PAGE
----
[Owasp-topten] OWASP Top 10 2007 Release Candidate

Dinis Cruz dinis at ddplus.net
Thu Feb 1 04:39:43 EST 2007


Hi, I would just add this variation to that Risk calculation

Risk  =  *Threat x Vulnerability*  =    (Impact x Probability) x
Vulnerability    =  (Impact x (# of occurrences / Time period)) x
Vulnerability
                Countermeasure
Countermeasure
Countermeasure

Having Probability in there is very important since you might have Critical
Vulnerabilities which haven't been properly exploited so far.

A very good example are web application hosting environments (which at the
moment just about all run without any type of Sandbox and are not able to
contain malicious code (for example Full Trust in .Net).

Although the vulnerability is critical, there has been barely any
exploitation of it, so the Risk is today very low,

Now if the next week, several major ASP.NET ISPs (who most (if not all))
offer Full Trust accounts, are compromised and several companies get owned
by an attack that is exploiting they run-time environment, the Probability
would dramatically go up, and so would the risk

Other good examples are CSRF , some types of XSS and buffer overflows on the
.Net Framework.

Dinis Cruz
Chief OWASP Evangelist
http://www.owasp.org

On 2/1/07, PETIT Ludovic <ludovic.petit at fr.sfr.com> wrote:
>
>  Hi all
>
> As soon as the final document will be available, I'll begin to translate
> the Top 10 2007 in French, this in order to give a final translation by the
> end of March for example.
>
> I agree with Raoul about Threats v. Vulnerabilities, because, without to
> raise a debate on semantics, Threat imply an action likely to harm something
> (e.g. the resources
> of a company), Vulnerability corresponding to the level of exposure to the
> threat.
> Anyway, most of the people have heard of XSS.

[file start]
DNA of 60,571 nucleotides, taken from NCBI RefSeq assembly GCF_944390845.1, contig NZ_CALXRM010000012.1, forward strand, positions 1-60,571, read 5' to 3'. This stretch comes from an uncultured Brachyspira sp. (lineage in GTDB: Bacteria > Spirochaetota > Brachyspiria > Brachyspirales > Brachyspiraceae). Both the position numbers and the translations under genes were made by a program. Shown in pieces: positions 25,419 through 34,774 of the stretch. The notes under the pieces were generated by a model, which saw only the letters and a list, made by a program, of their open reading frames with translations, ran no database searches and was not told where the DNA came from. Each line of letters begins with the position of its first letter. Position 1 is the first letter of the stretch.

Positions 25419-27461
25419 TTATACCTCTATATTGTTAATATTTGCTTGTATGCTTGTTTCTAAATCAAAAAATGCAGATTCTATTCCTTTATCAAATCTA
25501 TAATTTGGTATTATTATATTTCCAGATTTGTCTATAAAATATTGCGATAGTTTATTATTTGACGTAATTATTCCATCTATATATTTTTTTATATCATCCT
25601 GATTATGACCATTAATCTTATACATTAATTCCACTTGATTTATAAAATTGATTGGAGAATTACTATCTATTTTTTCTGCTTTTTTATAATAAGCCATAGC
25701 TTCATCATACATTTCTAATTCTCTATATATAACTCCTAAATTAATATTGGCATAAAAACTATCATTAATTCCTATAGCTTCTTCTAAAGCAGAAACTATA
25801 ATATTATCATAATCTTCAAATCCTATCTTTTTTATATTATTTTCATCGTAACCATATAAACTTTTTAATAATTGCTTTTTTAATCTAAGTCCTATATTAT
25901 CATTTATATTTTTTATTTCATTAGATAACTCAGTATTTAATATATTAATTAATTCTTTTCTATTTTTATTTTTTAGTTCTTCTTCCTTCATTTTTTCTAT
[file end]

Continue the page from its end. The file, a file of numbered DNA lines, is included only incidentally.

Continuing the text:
>
> Wouldn't it be a good idea (that may be too "formal" but it's just a
> suggestion ;-), for instance, to add the following "constant" in the List
>
>         Risk  =  *Threat x Vulnerability*
>                         Countermeasure
>
> because whatever the Top 10 content could be, the equation still remains
> the same for the users.
>
>
> Ludovic
>
> -----Original Message-----
> From: owasp-topten-bounces at lists.owasp.org [
> mailto:owasp-topten-bounces at lists.owasp.org<owasp-topten-bounces at lists.owasp.org>]
> On Behalf Of Andrew van der Stock
> Sent: Monday, January 29, 2007 9:21 PM
> To: owasp-topten at lists.owasp.org; owasp-leaders at lists.owasp.org
> Subject: [Owasp-topten] OWASP Top 10 2007 Release Candidate
>
> Hi there,
>
> After a lot of work by me, Jeff and Dave, and comments and inputs from
> Raoul and the list, here finally is the release candidate of the OWASP Top
> 10 2007!
>
> As the file is too big, and as we must start transitioning the content to
> the Wiki, here is the placeholder Wiki T10 2007 page:
>
> http://www.owasp.org/index.php/Top_10_2007
>
> Please download and review. I would like to ensure that all comments (and
> changes) are locked in by February 28, 2007. This unreleased document MUST
> NOT be used in production documentation nor in any standards - it's not
> totally ready yet.
>
> If you are able to translate this document into other languages (it's only
> 35 pages), please let me know ... and make it so! :)
>
> If you know folks at PCI (or are those folks at PCI), please get in
> contact with me so we can start talking over how this changes the PCI DSS.
>
> Thanks,
> Andrew
>
>
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